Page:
Some engines make lots of power. Others are very efficient.
And while LLC kept its eye on both tracts when updating the venerable 5.7L Hemi V-8 for â09, the auto maker understood gearheads appreciate an engine that looks good, too.
Swathed in impenetrable layers of plastic shrouding, wiring bundles and mass-airflow sensors, most modern engines barely look good enough to photograph, or arenât meant to be stared at altogether.
Sure, many high-end sports cars have their mechanical hearts displayed under glass covers like twin-turbocharged FabergĂ© eggs.
But the new Dodge Challenger, the most retrospective of the modern muscle cars, gives plebeian enthusiasts a connection to the automobile rarely seen since the days of 6-pack carburetors and pop-up hood scoops painted with shark teeth.
Case in point: The engine bays of all new Challengers sport shallow cupholders molded into the corners of their radiator shrouds, an ideal convenience for beer-laden garage tales after a victorious stoplight romp with a Mustang.
Easily mistaken for having a more-functional purpose, the subtle recesses â complete with drain holes â show thatunderstands most Challengers will have drool dripping down their open hoods as often as theyâll be put to the test at the local drag strip.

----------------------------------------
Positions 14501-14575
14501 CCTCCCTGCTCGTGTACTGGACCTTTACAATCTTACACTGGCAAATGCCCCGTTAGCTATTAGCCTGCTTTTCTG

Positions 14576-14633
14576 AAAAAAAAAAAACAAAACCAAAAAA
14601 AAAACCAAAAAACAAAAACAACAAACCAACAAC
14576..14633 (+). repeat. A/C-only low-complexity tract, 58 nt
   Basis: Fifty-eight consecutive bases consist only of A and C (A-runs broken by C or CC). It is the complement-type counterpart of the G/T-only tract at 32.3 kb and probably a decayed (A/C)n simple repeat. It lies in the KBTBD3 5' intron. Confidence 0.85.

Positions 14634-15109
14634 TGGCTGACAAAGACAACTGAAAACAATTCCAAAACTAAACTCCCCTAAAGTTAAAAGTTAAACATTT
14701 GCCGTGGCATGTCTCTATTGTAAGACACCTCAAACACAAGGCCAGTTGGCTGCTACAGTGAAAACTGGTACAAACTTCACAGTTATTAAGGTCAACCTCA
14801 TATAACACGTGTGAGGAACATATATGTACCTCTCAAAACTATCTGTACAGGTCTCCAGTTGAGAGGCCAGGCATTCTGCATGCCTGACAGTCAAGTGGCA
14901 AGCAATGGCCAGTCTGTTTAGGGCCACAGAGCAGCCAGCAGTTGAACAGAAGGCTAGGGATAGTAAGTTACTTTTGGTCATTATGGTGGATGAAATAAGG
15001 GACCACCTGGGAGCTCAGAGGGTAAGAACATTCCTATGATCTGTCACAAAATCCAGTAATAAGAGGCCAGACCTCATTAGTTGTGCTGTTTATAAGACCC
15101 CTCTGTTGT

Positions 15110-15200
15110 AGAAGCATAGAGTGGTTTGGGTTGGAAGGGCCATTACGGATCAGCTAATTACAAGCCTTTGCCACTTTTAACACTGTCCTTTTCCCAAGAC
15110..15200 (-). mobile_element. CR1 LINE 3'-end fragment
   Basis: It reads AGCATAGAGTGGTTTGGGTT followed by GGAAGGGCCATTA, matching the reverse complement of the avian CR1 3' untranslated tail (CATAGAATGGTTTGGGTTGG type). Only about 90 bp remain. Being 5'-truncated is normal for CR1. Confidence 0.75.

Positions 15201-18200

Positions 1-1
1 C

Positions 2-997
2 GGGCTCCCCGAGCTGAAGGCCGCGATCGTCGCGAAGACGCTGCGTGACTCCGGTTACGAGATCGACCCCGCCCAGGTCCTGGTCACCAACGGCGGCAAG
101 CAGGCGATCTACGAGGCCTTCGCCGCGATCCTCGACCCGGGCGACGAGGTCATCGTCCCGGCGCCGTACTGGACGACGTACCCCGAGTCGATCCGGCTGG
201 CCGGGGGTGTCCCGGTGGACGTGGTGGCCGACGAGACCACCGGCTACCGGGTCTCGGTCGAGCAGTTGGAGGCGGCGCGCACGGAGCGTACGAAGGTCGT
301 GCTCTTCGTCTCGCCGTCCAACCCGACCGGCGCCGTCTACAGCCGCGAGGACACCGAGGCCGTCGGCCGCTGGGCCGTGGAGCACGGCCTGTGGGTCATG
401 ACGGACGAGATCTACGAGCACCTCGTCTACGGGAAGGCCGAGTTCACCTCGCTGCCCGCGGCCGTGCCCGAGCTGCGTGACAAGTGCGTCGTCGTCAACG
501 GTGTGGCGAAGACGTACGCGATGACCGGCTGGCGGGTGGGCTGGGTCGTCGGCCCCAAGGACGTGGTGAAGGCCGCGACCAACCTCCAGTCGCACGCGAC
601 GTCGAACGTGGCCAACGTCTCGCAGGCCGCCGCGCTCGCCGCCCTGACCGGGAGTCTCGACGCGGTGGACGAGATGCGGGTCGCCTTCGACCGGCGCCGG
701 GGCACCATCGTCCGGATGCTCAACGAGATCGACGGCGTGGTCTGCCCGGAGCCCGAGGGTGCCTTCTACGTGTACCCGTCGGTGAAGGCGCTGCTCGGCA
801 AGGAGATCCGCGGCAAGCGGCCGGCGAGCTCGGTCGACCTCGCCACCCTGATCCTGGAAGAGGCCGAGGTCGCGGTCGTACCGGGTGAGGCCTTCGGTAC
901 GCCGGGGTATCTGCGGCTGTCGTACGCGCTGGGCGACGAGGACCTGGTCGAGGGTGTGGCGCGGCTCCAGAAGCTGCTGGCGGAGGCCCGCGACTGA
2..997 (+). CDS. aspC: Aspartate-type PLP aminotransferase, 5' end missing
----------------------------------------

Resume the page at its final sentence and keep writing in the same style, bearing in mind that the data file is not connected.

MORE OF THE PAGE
The â09 Challenger R/T we tested is a worthy recipient of extended gazes; its throwback styling and near-perfect proportions flow seamlessly into the engine compartment, where its bright-red sheet metal cradles the 376-hp Hemi V-8.
The burly SRT8 model, though not evaluated this year for a Wardâs 10 Best Engines award, goes one better with even less plastic and a 425-hp, 6.1L Hemi painted orange like the Mopars of the 1960s.
In a time when attractive products are more important than ever to the salvation of the domestic auto industry, Chryslerâs Hemi and new Dodge Challenger exemplify that maintaining the bonds consumers forge with a particular brand or vehicle is both wise and essential.
And thatâs something all car guys can raise a glass to.
Wardâs 10 Best Engines is a copyright of Penton Media Inc. Commercial references to the program and/or awards are prohibited without prior permission of Wardâs Automotive Group.